Tagged In: Clean Water, Mining & Drilling
Nathan Johnson, Director of Public Lands, September 9, 2014
An industry-cozy new rule proposed by the Ohio Environmental Protection Agency (OEPA) signals the agency’s abandonment of oversight responsibilities over oil and gas pipelines and coal mining operations.
That’s the charge leveled by environmental advocates concerning the OEPA’s proposed revisions to rules that require state review of projects that will harm Ohio waterways.
Mining and pipeline projects almost always threaten waterways with degradation and sometimes even total destruction through placement of fill material. Under current Ohio law, OEPA must carefully examine these projects to ensure that destruction of wetlands and streams is avoided, minimized, or mitigated.
Without warning, the agency is abruptly proposing to revoke this decades’-long standard.
Curiously, OEPA is updating its wetland and stream rules even though updates are not required for several more years. The timing and content of the changes leave little doubt that OEPA is simply doing favors for coal and fracking interests at the expense of the public and Ohio’s waterways.
“OEPA’s new rule instructs permit reviewers to just look the other way if a huge oil or coal project might harm a waterway and its wildlife. The agency is taking a rubber-stamp process meant only for very small projects and improperly applying it to massive interstate pipelines and coal mining operations,” said Nathan Johnson, Attorney for the Ohio Environmental Council.
“Ohio’s current rules for protecting wetlands and streams are already weaker than those of West Virginia and Kentucky. Gutting Ohio’s clean water rules, which, make no mistake, is exactly what Ohio EPA is proposing here, will put us far behind our neighbors in wetland and stream protection,” added Johnson.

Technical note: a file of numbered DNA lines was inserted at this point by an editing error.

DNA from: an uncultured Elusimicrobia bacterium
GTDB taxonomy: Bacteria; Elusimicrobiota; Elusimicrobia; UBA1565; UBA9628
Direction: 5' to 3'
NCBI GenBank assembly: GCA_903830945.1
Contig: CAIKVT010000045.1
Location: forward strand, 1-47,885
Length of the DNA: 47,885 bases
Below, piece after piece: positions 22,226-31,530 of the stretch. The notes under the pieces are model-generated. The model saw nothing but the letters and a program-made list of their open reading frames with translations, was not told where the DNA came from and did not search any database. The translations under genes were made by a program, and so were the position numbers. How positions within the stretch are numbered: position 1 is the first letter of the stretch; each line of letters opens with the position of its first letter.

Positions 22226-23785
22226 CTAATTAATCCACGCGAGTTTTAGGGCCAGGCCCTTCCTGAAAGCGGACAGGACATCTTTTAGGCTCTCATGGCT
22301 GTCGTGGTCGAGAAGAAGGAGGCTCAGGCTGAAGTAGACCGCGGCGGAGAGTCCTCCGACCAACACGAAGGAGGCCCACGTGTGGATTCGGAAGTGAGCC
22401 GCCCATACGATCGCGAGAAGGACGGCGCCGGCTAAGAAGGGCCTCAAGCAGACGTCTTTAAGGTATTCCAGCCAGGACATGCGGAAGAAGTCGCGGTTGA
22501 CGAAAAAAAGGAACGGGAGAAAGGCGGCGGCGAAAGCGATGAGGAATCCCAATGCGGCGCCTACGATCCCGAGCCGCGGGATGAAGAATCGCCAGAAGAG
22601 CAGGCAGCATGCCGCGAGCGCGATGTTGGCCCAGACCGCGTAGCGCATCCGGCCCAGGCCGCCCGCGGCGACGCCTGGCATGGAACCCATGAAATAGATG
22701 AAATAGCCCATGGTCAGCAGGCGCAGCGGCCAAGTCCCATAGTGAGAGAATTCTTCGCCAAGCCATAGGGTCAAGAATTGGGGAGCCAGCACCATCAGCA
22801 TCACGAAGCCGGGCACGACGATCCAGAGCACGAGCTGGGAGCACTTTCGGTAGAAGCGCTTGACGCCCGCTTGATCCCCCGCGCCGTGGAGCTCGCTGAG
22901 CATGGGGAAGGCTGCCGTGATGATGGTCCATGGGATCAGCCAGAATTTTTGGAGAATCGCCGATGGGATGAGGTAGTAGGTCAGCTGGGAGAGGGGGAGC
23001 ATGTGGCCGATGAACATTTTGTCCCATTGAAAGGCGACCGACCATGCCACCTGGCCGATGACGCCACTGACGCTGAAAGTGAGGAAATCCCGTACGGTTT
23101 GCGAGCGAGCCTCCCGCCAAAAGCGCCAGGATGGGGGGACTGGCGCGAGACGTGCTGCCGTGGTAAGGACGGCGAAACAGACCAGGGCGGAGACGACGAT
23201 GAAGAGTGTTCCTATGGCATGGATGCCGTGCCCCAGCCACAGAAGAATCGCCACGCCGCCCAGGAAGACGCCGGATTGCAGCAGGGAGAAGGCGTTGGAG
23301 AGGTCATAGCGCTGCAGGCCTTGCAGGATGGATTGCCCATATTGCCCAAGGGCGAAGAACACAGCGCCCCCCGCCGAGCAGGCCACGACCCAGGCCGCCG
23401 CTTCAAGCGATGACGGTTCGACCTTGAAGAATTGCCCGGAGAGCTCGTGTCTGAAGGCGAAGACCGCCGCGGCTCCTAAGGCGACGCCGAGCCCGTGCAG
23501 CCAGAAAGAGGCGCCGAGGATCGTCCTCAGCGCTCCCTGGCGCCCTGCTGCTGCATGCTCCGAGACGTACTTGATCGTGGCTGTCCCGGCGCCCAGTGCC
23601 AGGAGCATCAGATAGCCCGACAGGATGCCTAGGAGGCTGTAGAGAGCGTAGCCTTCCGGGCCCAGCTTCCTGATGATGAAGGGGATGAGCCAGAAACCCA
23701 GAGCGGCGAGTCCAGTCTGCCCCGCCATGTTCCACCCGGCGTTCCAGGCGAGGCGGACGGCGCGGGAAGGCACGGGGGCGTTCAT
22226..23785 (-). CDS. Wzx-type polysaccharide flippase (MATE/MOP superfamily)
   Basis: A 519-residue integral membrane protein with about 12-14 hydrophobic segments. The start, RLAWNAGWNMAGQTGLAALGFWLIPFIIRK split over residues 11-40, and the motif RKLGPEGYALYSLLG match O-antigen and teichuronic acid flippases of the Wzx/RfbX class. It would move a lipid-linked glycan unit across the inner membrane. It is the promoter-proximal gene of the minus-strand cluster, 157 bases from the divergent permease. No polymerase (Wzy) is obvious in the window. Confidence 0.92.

Quoted in the Columbus Dispatch on Monday, September 08, 2014, an Ohio EPA spokesperson stated the goal behind the agency’s rule revisions “is to preserve the strongest protections possible.” This statement by OEPA could not be more misleading; unless, by “preserve” the agency means stuffing and displaying its hollow rules after they have been gutted.
An internal Ohio EPA email dated February 19, 2014, and obtained by OEC via public records request evidences the coal industry’s apparent influence over the drafting of the proposed modifications. The email, written by an OEPA official, states that changes proposed by OEPA “mirror” the changes that arose from a discussion between OEPA and the Ohio Coal Association. The email also concludes that the proposed changes could result in greater impacts to Ohio’s streams. (available upon request)
Ohio EPA’s proposed changes also eliminate the public’s ability to review and comment on many coal mining and shale pipeline projects that could harm or destroy streams and wetlands throughout the state.
“Don’t let OEPA fool you with claims of ‘increasing efficiency’ or ‘cutting red tape,’” said Johnson. “If adopted, these rule changes would be a major give-away to coal mining and oil and gas interests – the agency would be abandoning its duty to protect water quality and the public interest. Period.”
OEPA held a public hearing on its proposed changes last Thursday, September 4th. The OEC’s written testimony from the hearing is available here. Written public comment is open through this Thursday, September 11.